100 years of suffrage
Lucy Delap , Ben Griffin |
On 6 Feb 1918, the Representation of the People Act 1918 gave women over 30 in Britain the right to vote. This landmark legislation is being celebrated nationally, as a stepping stone towards full gender equality. It was not until 1928 that women received the franchise on equal terms to men. But the 1918 victory was a powerful ‘thin end of the wedge’, and the product of decades of campaigning. Many policy makers had been long convinced of the justice of women’s claims, but there seemed little urgency in giving government time to a women’s suffrage bill. Edwardian constitutional crises over the powers of the House of Lords and the government of Ireland took precedence over women’s suffrage, despite the glaring injustice of men’s monopoly of political power. Today, when the complexities of Brexit threaten to monopolise the government’s attention, policymakers would be well advised to ensure that pressing day to day concerns do not shoulder aside deeper thinking about social inequalities and the rights of citizens.
Campaigners might also note the essential work of building coalitions and sustaining public interest through innovative media campaigns, which suffragists excelled at. By pilgrimages, rallies, prayer meetings, tax resistance and dogged local organising, the suffrage issue rose up the agenda between 1867 and 1918. Sustaining such momentum for 50 years took exceptional commitment, and despite controversy over methods, these campaigners should be celebrated for their ability to think and work over the long term to ensure success.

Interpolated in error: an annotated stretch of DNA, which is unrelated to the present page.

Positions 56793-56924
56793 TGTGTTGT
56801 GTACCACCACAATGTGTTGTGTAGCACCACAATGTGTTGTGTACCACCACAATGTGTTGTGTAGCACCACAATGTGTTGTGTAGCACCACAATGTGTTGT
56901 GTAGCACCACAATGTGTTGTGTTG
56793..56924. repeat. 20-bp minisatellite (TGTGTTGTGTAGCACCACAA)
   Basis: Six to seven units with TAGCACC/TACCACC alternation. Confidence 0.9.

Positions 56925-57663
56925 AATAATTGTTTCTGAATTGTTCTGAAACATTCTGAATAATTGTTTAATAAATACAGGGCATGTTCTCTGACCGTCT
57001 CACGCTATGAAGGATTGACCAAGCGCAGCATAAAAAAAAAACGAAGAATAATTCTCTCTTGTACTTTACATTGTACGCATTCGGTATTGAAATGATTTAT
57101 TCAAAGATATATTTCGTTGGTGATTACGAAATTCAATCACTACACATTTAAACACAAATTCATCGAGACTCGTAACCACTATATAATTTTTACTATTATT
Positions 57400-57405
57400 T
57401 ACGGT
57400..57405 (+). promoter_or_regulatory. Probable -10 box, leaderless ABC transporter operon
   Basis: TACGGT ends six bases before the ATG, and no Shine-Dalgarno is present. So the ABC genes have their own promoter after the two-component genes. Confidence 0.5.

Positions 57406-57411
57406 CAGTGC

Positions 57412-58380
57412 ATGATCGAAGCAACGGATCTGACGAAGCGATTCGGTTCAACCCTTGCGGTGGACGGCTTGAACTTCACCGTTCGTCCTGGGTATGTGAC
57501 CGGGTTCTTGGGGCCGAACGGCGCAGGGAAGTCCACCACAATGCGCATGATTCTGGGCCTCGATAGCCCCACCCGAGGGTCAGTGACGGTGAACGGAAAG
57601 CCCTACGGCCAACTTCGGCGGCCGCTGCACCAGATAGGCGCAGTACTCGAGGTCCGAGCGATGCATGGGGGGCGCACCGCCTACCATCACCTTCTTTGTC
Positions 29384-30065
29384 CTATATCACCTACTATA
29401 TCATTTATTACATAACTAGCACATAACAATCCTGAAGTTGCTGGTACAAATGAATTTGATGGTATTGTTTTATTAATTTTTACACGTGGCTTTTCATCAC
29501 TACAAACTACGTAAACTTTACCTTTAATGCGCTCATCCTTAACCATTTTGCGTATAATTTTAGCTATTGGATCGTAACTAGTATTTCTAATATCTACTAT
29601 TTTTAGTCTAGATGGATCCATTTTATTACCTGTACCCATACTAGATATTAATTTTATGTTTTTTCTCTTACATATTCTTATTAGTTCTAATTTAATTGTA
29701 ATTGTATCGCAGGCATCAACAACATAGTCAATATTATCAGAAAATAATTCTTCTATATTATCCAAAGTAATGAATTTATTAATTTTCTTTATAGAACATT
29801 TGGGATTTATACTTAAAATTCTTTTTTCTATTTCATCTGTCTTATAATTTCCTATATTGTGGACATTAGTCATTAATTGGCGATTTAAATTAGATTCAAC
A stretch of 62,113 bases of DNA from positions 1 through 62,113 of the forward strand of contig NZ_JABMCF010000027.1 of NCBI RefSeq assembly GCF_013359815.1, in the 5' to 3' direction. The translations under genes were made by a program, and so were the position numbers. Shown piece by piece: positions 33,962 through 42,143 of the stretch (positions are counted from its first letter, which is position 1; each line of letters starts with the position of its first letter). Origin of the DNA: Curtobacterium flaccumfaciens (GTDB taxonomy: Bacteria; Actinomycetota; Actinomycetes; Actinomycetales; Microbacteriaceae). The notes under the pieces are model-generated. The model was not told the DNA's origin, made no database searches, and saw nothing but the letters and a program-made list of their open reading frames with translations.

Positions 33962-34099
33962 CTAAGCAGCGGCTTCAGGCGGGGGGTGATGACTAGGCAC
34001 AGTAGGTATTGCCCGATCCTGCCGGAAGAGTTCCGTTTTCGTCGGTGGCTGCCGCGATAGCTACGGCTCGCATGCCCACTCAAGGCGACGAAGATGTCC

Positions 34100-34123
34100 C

The vote did not give women equality, but it did make it harder for politicians to ignore their demands. Almost immediately, it produced tangible gains: women were given the right to sit as MPs, the professions were opened up to them, and reforms to family law improved the lot of wives and mothers. This was a start, but the struggle for equality is ongoing. Today’s controversies over sexual harassment and equal pay suggest that feminist organising still has an important role in public life. Elections are rarely fought on issues of gender equality, but the deep anger of many women and men at the behaviour of some men towards those with less power – women, younger people, sexual minorities, the economically marginalised – is a sentiment that politicians will ignore at their peril at the next general election. Feminist anger remains a powerful force for change.Please note: Views expressed are those of the author.
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